Mood Disorder Nos are difficult to diagnose
True clinical Depression is defined as: long periods of excessive sadness, which continue years after the initial trauma which caused the depression. The depression has to be bad enough to prevent the person from being able to perform daily chores, function normally in employment, and have friends, to name a few social examples.
Other reasons to label someone as suffering from true Depression, could also include, along with the above symptoms: alcohol or drug dependency, impaired food intake, irrational and extreme anxiety, or suicidal potential.
The above is all true for Bipolar cases, the difference being that their depression will be interrupted by hyperactive ‘highs’, which bare no resemblance to true happiness or joy.
But if the person has Mood Disorder Nos, the criteria above will not necessarily be present, or a few criteria may be present, but not enough to classify them as a Depressive, or as Bipolar.
Do not label someone with Mood Disorder Nos if they are grieving naturally
Grieving over a loss can vary. Many people, Therapists and Doctors included, do not know that a depressive reaction to a loss, is not always over the loss of a loved one, via death, divorce, or break-up. Nor does it have to be over the loss of an object, such as in the case of one’s house burning down. Loss of the most extreme kind can be felt over the loss of things like: self-respect/self-worth/self-love. These type of losses are often brought on by an extremely criticizing person in their life. This depressive cause is one of the hardest to figure out, precisely because the criticized person never realized that they were being sytematically devalued. Physical abuse is easy to spot, as a cause of depression. Verbal abuse is often so subtle, that few people spot it as a cause of depression.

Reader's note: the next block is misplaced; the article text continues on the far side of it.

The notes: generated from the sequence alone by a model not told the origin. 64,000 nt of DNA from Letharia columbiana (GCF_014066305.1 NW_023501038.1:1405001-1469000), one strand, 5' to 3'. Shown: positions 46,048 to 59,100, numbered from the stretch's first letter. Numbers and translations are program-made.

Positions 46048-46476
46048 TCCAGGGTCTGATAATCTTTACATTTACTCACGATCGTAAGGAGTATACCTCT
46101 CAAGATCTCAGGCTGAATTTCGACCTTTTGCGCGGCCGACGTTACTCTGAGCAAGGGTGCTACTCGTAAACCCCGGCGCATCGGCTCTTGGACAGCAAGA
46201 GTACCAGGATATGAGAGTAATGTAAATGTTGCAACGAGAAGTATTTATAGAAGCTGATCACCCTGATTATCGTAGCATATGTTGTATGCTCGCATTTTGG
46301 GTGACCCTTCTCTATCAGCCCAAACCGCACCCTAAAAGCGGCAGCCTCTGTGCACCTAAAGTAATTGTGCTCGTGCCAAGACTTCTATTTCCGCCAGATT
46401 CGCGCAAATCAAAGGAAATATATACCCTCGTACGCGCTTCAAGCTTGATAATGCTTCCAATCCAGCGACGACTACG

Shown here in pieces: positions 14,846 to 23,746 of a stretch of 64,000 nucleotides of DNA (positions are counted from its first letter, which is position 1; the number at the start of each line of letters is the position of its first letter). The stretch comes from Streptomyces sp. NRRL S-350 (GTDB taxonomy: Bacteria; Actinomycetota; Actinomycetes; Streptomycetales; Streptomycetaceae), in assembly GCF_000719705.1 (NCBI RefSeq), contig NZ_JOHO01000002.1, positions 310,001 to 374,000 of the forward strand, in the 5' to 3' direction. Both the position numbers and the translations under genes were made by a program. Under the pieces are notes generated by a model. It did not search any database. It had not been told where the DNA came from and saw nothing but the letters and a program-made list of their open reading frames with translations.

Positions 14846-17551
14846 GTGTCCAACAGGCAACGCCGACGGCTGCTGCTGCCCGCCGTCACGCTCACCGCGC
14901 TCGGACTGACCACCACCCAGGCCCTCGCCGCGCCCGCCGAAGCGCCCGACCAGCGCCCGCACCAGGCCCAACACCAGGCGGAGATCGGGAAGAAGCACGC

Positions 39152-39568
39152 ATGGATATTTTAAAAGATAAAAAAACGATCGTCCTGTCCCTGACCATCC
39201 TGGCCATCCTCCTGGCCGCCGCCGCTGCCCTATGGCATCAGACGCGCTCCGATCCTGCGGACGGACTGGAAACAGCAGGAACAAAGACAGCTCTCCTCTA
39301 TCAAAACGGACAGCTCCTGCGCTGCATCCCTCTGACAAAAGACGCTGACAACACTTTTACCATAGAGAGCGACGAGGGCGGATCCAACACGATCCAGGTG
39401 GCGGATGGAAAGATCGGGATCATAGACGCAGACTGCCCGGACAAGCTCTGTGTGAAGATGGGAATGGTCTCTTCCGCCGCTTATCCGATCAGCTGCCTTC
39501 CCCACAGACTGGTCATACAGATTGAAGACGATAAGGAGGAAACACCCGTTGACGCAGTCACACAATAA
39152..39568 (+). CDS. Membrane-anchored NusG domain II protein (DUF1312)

The Mood Disorder Nos in this kind of depression, is, as always, atypical, with the ‘depressed’ person having friends, doing well at work, and generally being highly functional.
Cause and effect with Mood Disorder Nos
It is a ragingly controversial debate as to whether anxiety or depression can CAUSE illnesses such as hyperthyroidism/asthma/hypertension/ or whether these kinds of illnesses are simply hereditary, or with no known cause. Either way, once these illnesses manifest, they, in turn, can cause Mood Disorder Nos:
The person appears to be psychotic or to have hallucinations, but, as with all Mood Disorder Nos, there are insufficient criteria or time passed, to warrant classifying the person as actually having a real Mood Disorder.
Mood disorder Nos such as temporary psychosis, hallucinations, extreme anxiety, or depression, can be caused by:
Mood Disorder Nos caused byMedication: for example, B-Blockers/barbiturates/estrogen/contraceptive pill/ or a combination of medications.
Mood Disorder Nos caused byIllness: for example, diabetes/minor stroke/sleep apnea/tumors pressing on nerves or disturbing neurotransmitters.
Mood Disorder Nos caused by Street drugs: for example, many people have reported experiencing hallucinations and extreme depression, many months after taking LSD, as this drug sets off a chain reaction, altering the brain chemistry, in many cases, permanently.
Mood Disorder Nos caused by Cult brainwashing: for example, members of Religious Cults have their own values replaced with the Cult’s values, which can lead to a complete personality breakdown, and consequent depression and other Mood Disorder Nos.
Should you give an antidepressant medication to someone with Mood Disorder Nos?
Since Mood Disorder Nos are so often caused by medications, adding more medications to the daily schedule, could worsen the situation. People with Mood Disorder Nos need Therapy, love, and if possible, reduced medication, but of course, only with a doctor’s approval.
It is normal to have anxiety for months after being burglarised while in your home. Does someone have Mood Disorder Nos if they are still anxious when in their home, a year after the attack? What about two years ? It all depends on the severity of the trauma, so labelling someone as having Mood Disorder Nos may be a convenient way of avoiding admitting that one does not understand why the ‘patient’ is still traumatised. The ‘patient’ may have no Mood Disorder Nos at all.